The NOTCH signaling pathway is evolutionarily conserved and is required at many stages of development (Tien et al., 2009; Andersson et al., 2011). NOTCH signaling requires cell–cell contact because the ligands for NOTCH, like the receptor, are transmembrane proteins. In flies, there is one Notch protein and two ligands, Delta and Serrate. Mammalian genomes encode four NOTCH proteins that interact with three Delta-like (DLL) or two Jagged (orthologue of Serrate) proteins (Tien et al., 2009). NOTCH signaling requires three proteolytic events. The first, at site 1 (S1), occurs during biosynthesis of the NOTCH receptor and is catalyzed by a furin-like convertase in the Golgi that cleaves the extracellular domain (ECD) of the receptor, allowing it to form a noncovalently linked transmembrane heterodimer. During canonical NOTCH signaling, a NOTCH receptor interacts with a ligand on an adjacent cell, triggering proteolytic cleavage catalyzed by the A disintegrin and metalloproteinase (ADAM) at site 2 (S2) proximal to the transmembrane segment (Tien et al., 2009). After S2 cleavage, the truncated receptor is endocytosed. The final cleavage at site 3 (S3) is catalyzed by a γ-secretase complex in the endosomal membrane (Andersson et al., 2011). This cleavage liberates the NOTCH intercellular domain (NICD) that upon release from membranes enters the nucleus, where it binds to a CBF1/suppressor of hairless/LAG-1 (CSL) family DNA-binding protein that initiates transcription from NOTCH response elements (NREs).
Based on the well-described elements of canonical NOTCH signaling described above, it is not clear why ICMT activity is required. It is clear that vesicular trafficking is required for NOTCH signaling, both in the biosynthesis of NOTCH and its ligands and in the endocytosis required for NOTCH proteolytic processing. Vesicular trafficking is regulated by the RAB family of small GTPases (Hutagalung and Novick, 2011). Mammalian genomes encode 70 RAB proteins (Colicelli, 2004), many of which are paralogs, that can be organized into at least 14 functional groups (Schwartz et al., 2007). Most RAB proteins end with a CC motif that is geranylgeranylated on both cysteines. These are not substrates for ICMT. A relatively small subset of RAB proteins, those that terminate with a CaaX or CXC sequence, are substrates for ICMTs (Leung et al., 2007). RAB1 and RAB11 have been previously implicated in NOTCH signaling as being required for the trafficking of NOTCH ligands (Emery et al., 2005; Charng et al., 2014). However, neither RAB1 nor RAB11 are ICMT substrates (Leung et al., 2007). In this study, we tested the idea that ICMT may be required for NOTCH signaling because of its ability to modify a subset of RAB proteins. We identified RAB7 and RAB8 as substrates for ICMT that, when silenced, inhibited NOTCH signaling both in D. melanogaster wing development and in mammalian cells. Silencing or disruption of ICMT using CRISPR in mammalian cells caused mislocalization of GFP-RAB7 and GFP-RAB8, and silencing of these RAB transcripts or ICMT resulted in mislocalization of NOTCH1-GFP. The effects of ICMT deficiency could be rescued by overexpression of RAB8. We conclude that ICMT is required for NOTCH signaling in part because it is required for the function of RAB7 and RAB8.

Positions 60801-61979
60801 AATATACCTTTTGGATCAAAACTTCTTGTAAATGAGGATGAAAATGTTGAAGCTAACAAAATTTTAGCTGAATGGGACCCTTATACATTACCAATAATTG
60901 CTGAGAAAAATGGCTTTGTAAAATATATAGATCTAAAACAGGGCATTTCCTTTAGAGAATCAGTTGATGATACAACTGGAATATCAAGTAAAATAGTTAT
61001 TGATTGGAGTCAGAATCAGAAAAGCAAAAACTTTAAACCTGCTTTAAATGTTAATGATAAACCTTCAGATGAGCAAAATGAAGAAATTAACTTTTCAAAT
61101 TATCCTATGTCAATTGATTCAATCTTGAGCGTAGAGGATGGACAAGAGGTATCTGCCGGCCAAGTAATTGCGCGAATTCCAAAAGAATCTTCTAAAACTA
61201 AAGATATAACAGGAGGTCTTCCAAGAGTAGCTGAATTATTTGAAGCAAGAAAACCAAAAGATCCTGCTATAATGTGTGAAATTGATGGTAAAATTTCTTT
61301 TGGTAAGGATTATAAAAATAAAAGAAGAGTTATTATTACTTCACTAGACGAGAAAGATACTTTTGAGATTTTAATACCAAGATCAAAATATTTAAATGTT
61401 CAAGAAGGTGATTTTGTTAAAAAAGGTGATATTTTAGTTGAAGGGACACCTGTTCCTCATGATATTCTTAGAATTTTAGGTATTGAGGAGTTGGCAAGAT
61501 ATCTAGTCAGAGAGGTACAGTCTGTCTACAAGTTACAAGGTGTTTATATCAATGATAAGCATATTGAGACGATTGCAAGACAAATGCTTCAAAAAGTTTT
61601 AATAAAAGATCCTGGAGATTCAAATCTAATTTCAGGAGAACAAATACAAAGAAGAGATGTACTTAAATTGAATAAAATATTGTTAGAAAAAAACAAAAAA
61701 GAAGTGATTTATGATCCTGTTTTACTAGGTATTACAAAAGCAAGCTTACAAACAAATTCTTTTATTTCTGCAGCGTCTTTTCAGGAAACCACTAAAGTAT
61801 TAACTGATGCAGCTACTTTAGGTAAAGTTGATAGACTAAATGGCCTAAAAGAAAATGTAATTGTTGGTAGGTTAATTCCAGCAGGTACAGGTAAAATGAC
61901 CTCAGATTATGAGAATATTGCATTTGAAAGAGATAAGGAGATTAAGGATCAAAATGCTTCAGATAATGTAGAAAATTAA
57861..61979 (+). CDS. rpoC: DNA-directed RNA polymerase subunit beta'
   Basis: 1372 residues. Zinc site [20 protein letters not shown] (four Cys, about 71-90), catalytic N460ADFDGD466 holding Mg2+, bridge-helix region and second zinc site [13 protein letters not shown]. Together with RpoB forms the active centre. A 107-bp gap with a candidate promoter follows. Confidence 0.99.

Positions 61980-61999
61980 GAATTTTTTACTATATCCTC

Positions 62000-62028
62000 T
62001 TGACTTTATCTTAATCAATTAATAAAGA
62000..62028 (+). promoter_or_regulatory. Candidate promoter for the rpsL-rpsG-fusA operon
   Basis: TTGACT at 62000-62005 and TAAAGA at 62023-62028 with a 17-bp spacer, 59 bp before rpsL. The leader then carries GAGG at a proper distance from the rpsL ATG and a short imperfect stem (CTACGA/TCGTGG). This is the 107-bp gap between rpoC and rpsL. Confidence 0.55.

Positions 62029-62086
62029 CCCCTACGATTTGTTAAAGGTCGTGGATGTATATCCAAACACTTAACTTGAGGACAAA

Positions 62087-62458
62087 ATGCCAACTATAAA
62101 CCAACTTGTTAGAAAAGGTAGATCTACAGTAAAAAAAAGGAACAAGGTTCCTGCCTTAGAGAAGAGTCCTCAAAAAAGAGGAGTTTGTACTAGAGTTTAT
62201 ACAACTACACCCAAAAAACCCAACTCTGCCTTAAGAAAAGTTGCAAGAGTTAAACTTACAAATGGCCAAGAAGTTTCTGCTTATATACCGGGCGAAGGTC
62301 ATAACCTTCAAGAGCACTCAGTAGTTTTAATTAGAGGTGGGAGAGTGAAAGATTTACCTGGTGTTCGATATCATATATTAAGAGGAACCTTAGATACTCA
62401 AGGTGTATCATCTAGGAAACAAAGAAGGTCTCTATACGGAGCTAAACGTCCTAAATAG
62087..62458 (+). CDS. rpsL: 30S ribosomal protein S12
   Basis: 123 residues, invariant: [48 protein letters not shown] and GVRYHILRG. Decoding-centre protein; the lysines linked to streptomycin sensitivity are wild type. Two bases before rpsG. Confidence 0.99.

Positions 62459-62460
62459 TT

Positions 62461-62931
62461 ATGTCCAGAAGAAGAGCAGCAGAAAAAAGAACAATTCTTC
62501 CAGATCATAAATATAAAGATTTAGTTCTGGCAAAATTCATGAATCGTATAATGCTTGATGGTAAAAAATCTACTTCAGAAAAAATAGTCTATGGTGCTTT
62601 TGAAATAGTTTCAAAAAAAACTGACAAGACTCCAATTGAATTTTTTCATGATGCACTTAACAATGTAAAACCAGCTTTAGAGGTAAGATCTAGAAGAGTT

Rab7 or Rab8 phenocopies loss of ste14 ( ICMT) in D. melanogaster